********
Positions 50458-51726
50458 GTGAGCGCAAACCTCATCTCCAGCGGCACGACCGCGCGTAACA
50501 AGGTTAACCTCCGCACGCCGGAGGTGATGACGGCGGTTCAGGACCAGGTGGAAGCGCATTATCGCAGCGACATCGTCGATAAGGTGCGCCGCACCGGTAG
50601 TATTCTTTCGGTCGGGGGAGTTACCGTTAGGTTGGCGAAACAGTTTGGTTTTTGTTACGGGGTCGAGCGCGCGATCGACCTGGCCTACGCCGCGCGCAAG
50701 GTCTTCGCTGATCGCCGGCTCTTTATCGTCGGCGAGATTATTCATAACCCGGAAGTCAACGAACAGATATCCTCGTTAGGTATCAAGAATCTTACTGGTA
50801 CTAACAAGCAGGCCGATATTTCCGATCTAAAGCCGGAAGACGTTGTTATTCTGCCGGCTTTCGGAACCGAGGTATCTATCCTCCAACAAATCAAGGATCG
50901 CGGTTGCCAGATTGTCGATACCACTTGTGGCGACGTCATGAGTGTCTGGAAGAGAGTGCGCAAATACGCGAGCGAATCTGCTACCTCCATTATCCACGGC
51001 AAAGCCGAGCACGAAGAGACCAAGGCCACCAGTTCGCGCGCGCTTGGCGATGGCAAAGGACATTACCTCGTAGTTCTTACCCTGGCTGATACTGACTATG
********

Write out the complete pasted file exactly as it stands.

Positions 50458-51726
50458 GTGAGCGCAAACCTCATCTCCAGCGGCACGACCGCGCGTAACA
50501 AGGTTAACCTCCGCACGCCGGAGGTGATGACGGCGGTTCAGGACCAGGTGGAAGCGCATTATCGCAGCGACATCGTCGATAAGGTGCGCCGCACCGGTAG
50601 TATTCTTTCGGTCGGGGGAGTTACCGTTAGGTTGGCGAAACAGTTTGGTTTTTGTTACGGGGTCGAGCGCGCGATCGACCTGGCCTACGCCGCGCGCAAG
50701 GTCTTCGCTGATCGCCGGCTCTTTATCGTCGGCGAGATTATTCATAACCCGGAAGTCAACGAACAGATATCCTCGTTAGGTATCAAGAATCTTACTGGTA
50801 CTAACAAGCAGGCCGATATTTCCGATCTAAAGCCGGAAGACGTTGTTATTCTGCCGGCTTTCGGAACCGAGGTATCTATCCTCCAACAAATCAAGGATCG
50901 CGGTTGCCAGATTGTCGATACCACTTGTGGCGACGTCATGAGTGTCTGGAAGAGAGTGCGCAAATACGCGAGCGAATCTGCTACCTCCATTATCCACGGC
51001 AAAGCCGAGCACGAAGAGACCAAGGCCACCAGTTCGCGCGCGCTTGGCGATGGCAAAGGACATTACCTCGTAGTTCTTACCCTGGCTGATACTGACTATG